A debate on the principles of human dignity
For UNESCO to conduct “a formal, public and international debate on the necessary principles underlying human dignity and civilization” so that “the force of logic, culture, doctrine and the possibility of fundamental agreement would secure the triumph of free minds over the adherents of autocracy and totalitarianism” was the best way forward, advocated Italian philosopher Benedetto Croce (1866-1952). This was his response to UNESCO’s survey on the philosophical foundations of human rights, sent from Naples on 15 April 1947, with the title “The Rights of Man and the Present Historical Situation”.
Declarations of Rights (of the natural and inalienable rights of man, to quote the French Declaration of 1789) are all based upon a theory which criticism on many sides has succeeded in destroying: namely, the theory of natural rights, which had its own particular grounds during the sixteenth, seventeenth and eighteenth centuries, but which has become philosophically and historically quite untenable. Nor can we argue from the moral character of such rights, for morality recognizes no rights which are not, at the same time, duties, and no authority but itself – this is not a natural fact but the first spiritual principle.
This, moreover, is already implied in the report you have sent me [Memorandum on Human Rights, 27 March 1947], when it says that these rights vary historically; thereby abandoning the logical basis of those rights regarded as universal rights of man, and reducing them to, at most, the rights of man in history. That is to say, rights accepted as such for men of a particular time. Thus, they are not eternal claims but simply historical facts, manifestations of the needs of such and such an age and an attempt to satisfy those needs. As a historical fact, the Declaration of 1789 had its importance, since it expresses a general agreement which had developed under European culture and civilization of the eighteenth century (the Age of Reason, of Enlightenment, etc.) concerning the certain urgent need of a political reform of European society (including European society in America).
Today, however, it is no longer possible to realize the purpose of the Declaration, whether of rights or of historical needs, for it is precisely that agreement on the subject which is lacking and which UNESCO desires to promote. Agreement, it is obvious, is lacking in the two most important currents of world opinion: the liberal current and the authoritarian-totalitarian current. And indeed that disagreement, though moderated in its expression, may be discerned in the report I have before me.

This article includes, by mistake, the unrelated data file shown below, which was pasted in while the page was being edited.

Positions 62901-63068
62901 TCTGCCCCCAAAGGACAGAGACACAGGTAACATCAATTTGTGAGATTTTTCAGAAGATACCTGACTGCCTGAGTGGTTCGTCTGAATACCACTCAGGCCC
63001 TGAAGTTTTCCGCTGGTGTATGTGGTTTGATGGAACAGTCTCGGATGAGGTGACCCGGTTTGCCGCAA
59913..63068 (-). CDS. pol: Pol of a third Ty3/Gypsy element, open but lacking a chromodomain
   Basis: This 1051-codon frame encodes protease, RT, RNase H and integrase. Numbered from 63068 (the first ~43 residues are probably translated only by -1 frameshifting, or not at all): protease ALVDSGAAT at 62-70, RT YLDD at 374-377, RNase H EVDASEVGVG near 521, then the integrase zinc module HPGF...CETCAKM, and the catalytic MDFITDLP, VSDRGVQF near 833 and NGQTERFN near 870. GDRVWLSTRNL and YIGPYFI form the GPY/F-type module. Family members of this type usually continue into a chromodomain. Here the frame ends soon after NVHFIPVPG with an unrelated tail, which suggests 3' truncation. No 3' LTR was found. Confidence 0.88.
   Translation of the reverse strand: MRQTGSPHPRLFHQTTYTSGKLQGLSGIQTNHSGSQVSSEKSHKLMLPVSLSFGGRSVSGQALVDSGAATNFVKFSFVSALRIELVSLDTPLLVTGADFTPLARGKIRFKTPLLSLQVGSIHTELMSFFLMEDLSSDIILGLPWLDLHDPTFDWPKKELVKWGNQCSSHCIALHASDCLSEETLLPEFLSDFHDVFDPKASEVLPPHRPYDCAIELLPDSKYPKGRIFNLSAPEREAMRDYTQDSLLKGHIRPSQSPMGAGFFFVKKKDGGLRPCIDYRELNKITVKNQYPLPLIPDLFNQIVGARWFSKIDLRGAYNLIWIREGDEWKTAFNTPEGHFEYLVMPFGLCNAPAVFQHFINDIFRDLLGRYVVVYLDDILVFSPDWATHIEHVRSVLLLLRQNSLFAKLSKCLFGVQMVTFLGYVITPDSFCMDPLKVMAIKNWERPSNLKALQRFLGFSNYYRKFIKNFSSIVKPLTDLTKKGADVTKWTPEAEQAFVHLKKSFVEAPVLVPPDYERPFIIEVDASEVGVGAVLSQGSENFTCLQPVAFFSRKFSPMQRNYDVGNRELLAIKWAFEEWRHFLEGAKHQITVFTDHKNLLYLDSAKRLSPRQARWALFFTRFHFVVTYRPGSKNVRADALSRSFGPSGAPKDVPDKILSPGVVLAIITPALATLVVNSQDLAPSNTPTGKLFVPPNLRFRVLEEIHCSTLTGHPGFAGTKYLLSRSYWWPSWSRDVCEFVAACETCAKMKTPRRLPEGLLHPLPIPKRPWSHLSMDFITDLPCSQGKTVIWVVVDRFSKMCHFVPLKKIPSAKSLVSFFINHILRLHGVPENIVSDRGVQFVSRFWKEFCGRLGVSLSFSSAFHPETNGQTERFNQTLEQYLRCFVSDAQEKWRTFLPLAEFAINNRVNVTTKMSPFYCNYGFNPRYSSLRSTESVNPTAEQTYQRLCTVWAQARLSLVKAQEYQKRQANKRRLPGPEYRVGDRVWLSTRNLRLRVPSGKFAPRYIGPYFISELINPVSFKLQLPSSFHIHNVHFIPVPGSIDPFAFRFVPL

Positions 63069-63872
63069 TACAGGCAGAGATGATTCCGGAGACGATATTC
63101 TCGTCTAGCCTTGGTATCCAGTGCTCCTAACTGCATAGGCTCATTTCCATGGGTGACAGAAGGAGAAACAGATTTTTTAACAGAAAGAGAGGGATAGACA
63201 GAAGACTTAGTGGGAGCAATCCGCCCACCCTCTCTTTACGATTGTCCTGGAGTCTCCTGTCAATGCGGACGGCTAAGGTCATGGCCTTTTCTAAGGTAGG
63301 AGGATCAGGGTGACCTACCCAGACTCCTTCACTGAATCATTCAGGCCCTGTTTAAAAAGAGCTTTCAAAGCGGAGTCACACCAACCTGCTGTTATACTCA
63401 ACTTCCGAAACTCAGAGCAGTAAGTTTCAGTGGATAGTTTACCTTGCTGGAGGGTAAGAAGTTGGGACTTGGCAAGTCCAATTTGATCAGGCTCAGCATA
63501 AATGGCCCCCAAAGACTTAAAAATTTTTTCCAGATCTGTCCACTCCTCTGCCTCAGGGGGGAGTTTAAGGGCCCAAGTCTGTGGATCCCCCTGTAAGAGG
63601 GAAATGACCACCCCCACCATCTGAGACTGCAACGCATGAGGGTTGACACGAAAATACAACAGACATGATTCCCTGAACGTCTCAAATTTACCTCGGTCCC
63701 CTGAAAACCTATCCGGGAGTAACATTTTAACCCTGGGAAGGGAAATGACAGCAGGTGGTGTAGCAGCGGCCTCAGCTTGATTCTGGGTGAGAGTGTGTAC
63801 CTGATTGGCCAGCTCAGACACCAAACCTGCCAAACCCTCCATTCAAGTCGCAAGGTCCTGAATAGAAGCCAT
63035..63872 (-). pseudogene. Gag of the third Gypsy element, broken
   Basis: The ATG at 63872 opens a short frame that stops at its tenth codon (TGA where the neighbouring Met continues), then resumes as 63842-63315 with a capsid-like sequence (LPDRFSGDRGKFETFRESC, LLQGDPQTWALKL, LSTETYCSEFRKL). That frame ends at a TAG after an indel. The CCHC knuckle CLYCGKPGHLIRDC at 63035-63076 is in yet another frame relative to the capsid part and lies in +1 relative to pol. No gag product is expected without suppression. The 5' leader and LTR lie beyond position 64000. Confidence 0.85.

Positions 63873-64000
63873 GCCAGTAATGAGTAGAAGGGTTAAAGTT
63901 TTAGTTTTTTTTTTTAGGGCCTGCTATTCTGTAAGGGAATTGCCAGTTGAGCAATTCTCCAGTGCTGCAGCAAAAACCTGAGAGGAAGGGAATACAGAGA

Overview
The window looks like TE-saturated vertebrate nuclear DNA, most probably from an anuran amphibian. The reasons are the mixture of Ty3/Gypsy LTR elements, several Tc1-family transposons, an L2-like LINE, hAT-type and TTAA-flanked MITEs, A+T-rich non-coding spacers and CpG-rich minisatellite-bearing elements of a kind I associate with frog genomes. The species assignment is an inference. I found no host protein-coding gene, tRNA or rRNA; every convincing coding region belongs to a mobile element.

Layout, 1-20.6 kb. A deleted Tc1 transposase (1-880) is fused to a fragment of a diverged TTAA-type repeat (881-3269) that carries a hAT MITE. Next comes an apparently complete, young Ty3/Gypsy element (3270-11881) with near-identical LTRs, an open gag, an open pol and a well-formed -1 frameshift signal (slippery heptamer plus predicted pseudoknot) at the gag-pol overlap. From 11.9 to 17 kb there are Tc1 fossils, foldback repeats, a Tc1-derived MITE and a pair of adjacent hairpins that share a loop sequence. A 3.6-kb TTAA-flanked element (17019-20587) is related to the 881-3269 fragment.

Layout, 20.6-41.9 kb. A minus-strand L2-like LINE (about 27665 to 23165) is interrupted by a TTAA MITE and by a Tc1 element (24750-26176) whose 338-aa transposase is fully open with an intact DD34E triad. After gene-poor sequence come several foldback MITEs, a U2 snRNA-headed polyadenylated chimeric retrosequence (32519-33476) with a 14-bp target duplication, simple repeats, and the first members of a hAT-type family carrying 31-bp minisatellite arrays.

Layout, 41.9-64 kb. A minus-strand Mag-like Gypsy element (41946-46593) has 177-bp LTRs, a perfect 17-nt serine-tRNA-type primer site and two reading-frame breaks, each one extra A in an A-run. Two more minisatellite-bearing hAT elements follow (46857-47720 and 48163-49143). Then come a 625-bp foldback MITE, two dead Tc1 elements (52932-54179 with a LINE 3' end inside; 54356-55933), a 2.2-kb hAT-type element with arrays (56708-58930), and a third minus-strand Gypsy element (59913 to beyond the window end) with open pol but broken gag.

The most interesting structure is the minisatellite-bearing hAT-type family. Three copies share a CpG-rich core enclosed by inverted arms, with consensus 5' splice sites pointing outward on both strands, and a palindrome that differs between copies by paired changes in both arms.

Will this agreement be obtained? And by what means? By the reinvigoration of the current of liberalism, whose moral superiority, power of thought and persuasion and whose political wisdom and prudence will prevail over the other current? Or will it be through a new world war which will bring victory to one or the other side, according to the fortunes of war, the course of events or Divine Providence? And would the immortal current of liberalism emerge from its opposite, should the latter be temporarily victorious?
Is compromise possible?
I assume that UNESCO reckons with the first alternative or hypothesis and I need not tell you that, for my part, I am heart and soul in favour of this endeavour for which each of us is bound to work with all his energies and for which I myself have been working for nearly twenty-five years in Italy and also further afield.
If that is so, however, a working organization such as that you invite me to, and in which representatives of all currents, especially the two most directly opposed, will participate with the same rights, cannot possibly proclaim in the form of a declaration of rights, a declaration of common political action, an agreement which has no existence, but which must, on the contrary, be the ultimate outcome of opposed and convergent efforts. That is the point to be carefully considered, for it is the weak point.
Nor do I even see how it would be possible to formulate any half-way or compromise declaration, which would not prove either empty or arbitrary. It may be that you and your colleagues, when you get to work, will discover the futility and the impossibility of it, and even, if you will allow me to say so, the danger of causing readers to smile at the ingenuousness of men who have conceived and formulated such a declaration.
In my opinion, there is only one useful form of practical work for UNESCO to do: namely, a formal, public and international debate on the necessary principles underlying human dignity and civilization. In such a debate I do not doubt that the force of logic, culture, doctrine and the possibility of fundamental agreement would secure the triumph of free minds over the adherents of autocracy and totalitarianism, who are still reduced to reiterating the same slogans and the same sophistries to catch the public ear.
Once that debate was held, it would no doubt be possible to formulate the declaration of certain historical and contemporary rights and needs in some such short form as the Ten Commandments or, if it were to include details, at somewhat greater length.
Read also the article “Gœthe and Germany” by Benedetto Croce, published in the Courier, August 1949.